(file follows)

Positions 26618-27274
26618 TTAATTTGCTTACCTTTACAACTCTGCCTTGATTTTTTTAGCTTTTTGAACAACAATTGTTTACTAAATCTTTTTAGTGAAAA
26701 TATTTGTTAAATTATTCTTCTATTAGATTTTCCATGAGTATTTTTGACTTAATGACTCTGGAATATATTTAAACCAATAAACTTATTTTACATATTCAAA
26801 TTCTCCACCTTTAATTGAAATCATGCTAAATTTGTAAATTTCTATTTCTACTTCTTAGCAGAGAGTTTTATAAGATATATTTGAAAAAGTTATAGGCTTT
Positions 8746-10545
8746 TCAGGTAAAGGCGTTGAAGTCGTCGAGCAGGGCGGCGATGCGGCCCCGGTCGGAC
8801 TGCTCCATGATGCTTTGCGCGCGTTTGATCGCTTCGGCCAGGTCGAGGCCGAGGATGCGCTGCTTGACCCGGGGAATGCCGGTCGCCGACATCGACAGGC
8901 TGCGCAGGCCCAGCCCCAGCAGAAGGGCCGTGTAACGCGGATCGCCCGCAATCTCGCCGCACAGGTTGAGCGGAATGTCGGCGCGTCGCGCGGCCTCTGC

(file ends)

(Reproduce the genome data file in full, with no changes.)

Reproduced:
Positions 26618-27274
26618 TTAATTTGCTTACCTTTACAACTCTGCCTTGATTTTTTTAGCTTTTTGAACAACAATTGTTTACTAAATCTTTTTAGTGAAAA
26701 TATTTGTTAAATTATTCTTCTATTAGATTTTCCATGAGTATTTTTGACTTAATGACTCTGGAATATATTTAAACCAATAAACTTATTTTACATATTCAAA
26801 TTCTCCACCTTTAATTGAAATCATGCTAAATTTGTAAATTTCTATTTCTACTTCTTAGCAGAGAGTTTTATAAGATATATTTGAAAAAGTTATAGGCTTT
Positions 8746-10545
8746 TCAGGTAAAGGCGTTGAAGTCGTCGAGCAGGGCGGCGATGCGGCCCCGGTCGGAC
8801 TGCTCCATGATGCTTTGCGCGCGTTTGATCGCTTCGGCCAGGTCGAGGCCGAGGATGCGCTGCTTGACCCGGGGAATGCCGGTCGCCGACATCGACAGGC
8901 TGCGCAGGCCCAGCCCCAGCAGAAGGGCCGTGTAACGCGGATCGCCCGCAATCTCGCCGCACAGGTTGAGCGGAATGTCGGCGCGTCGCGCGGCCTCTGC